Obesity was present in 13% of participants, while 15% had diabetes, 58% had hypertension, and 35% had metabolic syndrome.


MAFLD was diagnosed in 28% of the study population. They were older, were more likely to be college-educated women, and had a higher prevalence of pre-existing metabolic disorders and worse metabolic profiles than those who did not have the disease.

Addressing the association between sleep and risk of MAFLD, the researchers say that “in contrast to previous reports, neither shorter nor longer sleep duration was associated with risk of MAFLD.”

However, after adjusting for demographics, lifestyle, medication, and preexisting metabolic comorbidities, including hypertension, diabetes, and obesity, they found that the risk of FAFLD was significantly associated with late bedtime (defined as after 10 p.m.). ) with an odds ratio of 1.37 (P). < 0.05).

MAFLD was also associated with snoring with an odds ratio of 1.59 and with naps greater than 30 minutes with an odds ratio of 1.17 (P<0.05 for both).

When the team compared low- and high-risk sleep factors, they found that participants who went to bed early, slept 7-8 hours a night, never or rarely had insomnia or snoring, had infrequent daytime sleepiness and half their daytime sleep. -hour or less had an odds ratio for MAFLD versus other participants of 0.64 (P < 0.05).

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Combining these factors into a healthy sleep score, the team found that each additional increase in healthy sleep score was associated with a fully adjusted MAFLD odds ratio of 0.84 (P<0.05).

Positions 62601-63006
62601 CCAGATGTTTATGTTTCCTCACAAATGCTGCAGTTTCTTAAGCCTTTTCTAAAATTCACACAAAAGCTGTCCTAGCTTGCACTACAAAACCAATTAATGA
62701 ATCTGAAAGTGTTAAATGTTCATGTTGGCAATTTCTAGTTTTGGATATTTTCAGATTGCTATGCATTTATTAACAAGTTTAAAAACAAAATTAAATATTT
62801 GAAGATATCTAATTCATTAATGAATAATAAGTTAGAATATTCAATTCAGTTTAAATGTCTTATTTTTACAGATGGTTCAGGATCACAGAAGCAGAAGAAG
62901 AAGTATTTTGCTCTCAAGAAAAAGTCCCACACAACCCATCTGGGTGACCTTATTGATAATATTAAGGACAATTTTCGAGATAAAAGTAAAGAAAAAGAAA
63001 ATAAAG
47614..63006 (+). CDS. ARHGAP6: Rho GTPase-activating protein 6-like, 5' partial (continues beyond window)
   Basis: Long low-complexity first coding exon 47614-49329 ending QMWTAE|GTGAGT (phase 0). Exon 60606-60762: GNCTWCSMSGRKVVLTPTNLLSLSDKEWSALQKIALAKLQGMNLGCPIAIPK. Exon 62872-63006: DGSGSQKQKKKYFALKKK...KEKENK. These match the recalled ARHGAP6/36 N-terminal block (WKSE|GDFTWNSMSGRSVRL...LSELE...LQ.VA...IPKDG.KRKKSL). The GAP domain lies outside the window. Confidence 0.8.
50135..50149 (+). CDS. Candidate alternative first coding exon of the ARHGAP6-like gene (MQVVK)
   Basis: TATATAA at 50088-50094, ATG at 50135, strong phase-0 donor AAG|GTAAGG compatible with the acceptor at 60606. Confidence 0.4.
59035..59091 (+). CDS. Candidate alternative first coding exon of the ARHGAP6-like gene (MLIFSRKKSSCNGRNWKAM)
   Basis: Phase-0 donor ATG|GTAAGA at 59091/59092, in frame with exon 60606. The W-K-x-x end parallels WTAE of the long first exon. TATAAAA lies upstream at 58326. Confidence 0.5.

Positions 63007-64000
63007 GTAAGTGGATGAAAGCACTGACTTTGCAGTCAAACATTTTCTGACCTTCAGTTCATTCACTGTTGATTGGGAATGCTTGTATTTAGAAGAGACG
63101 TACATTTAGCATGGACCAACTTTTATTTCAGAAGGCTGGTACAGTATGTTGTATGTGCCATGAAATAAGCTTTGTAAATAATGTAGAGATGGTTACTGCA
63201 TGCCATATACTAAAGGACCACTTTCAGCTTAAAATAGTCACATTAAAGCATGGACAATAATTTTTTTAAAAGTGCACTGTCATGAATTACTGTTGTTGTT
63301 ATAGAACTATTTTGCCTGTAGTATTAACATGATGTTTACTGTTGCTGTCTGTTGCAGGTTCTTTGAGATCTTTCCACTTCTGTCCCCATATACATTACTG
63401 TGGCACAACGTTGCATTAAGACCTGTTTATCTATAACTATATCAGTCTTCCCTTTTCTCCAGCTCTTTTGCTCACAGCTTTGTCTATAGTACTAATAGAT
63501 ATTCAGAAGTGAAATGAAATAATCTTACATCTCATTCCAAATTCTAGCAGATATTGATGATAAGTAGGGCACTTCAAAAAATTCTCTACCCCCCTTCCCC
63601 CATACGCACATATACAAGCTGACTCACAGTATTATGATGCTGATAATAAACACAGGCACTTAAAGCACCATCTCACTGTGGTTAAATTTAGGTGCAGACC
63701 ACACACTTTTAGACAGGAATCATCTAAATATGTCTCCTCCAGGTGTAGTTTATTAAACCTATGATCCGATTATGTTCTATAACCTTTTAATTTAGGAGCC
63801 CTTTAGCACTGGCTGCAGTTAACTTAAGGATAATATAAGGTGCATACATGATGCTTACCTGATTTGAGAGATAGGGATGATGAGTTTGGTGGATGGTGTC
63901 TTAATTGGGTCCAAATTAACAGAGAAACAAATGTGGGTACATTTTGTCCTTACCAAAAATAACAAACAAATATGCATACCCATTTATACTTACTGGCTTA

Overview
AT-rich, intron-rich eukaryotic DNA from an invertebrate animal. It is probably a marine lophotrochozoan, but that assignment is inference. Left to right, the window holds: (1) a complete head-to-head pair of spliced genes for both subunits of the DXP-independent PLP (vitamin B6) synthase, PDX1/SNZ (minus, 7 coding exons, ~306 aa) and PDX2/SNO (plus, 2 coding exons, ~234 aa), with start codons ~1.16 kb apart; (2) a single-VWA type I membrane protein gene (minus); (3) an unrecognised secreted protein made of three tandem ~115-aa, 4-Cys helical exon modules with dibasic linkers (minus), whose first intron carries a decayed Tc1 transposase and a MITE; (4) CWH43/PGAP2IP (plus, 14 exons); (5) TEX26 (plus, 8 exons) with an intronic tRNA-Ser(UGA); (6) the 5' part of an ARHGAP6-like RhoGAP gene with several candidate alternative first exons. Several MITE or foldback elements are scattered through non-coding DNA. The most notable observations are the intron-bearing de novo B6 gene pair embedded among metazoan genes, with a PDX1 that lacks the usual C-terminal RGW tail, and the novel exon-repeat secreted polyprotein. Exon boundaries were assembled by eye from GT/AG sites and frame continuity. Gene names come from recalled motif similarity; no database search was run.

In contrast, people with poor nighttime sleep patterns and long daytime naps had a higher risk of developing MAFLD compared to people with healthy nighttime sleep patterns and half an hour of naps or less, with an odds ratio of 2.38 (P < 0.05). .

Further analysis showed that people with a sedentary lifestyle and central obesity had a higher risk of MAFLD, but the presence of obesity accounted for only 20.8% of the overall effect of sleep quality on the risk of MAFLD.

“Taken together, our results suggest that obesity only partially mediates the effect of overall sleep quality on MAFLD,” the authors write.

“Given that a large proportion of subjects suffering from poor sleep quality are not diagnosed or treated, our study requires more research in this area and strategies to improve sleep quality,” Liu said.

The study was supported by China’s “National Key Research and Development Program”, Funds for Basic Research of Central Universities (Sun Yat-sen University), Guangdong Provincial Natural Science Foundation, Guangzhou Medical Sciences Key Project, and Fund for Basic Research. Guangzhou Key Laboratory Project.

The authors report no relevant financial relationships.

J Clin Endocrinol Metab. Posted online July 28, 2022 Abstract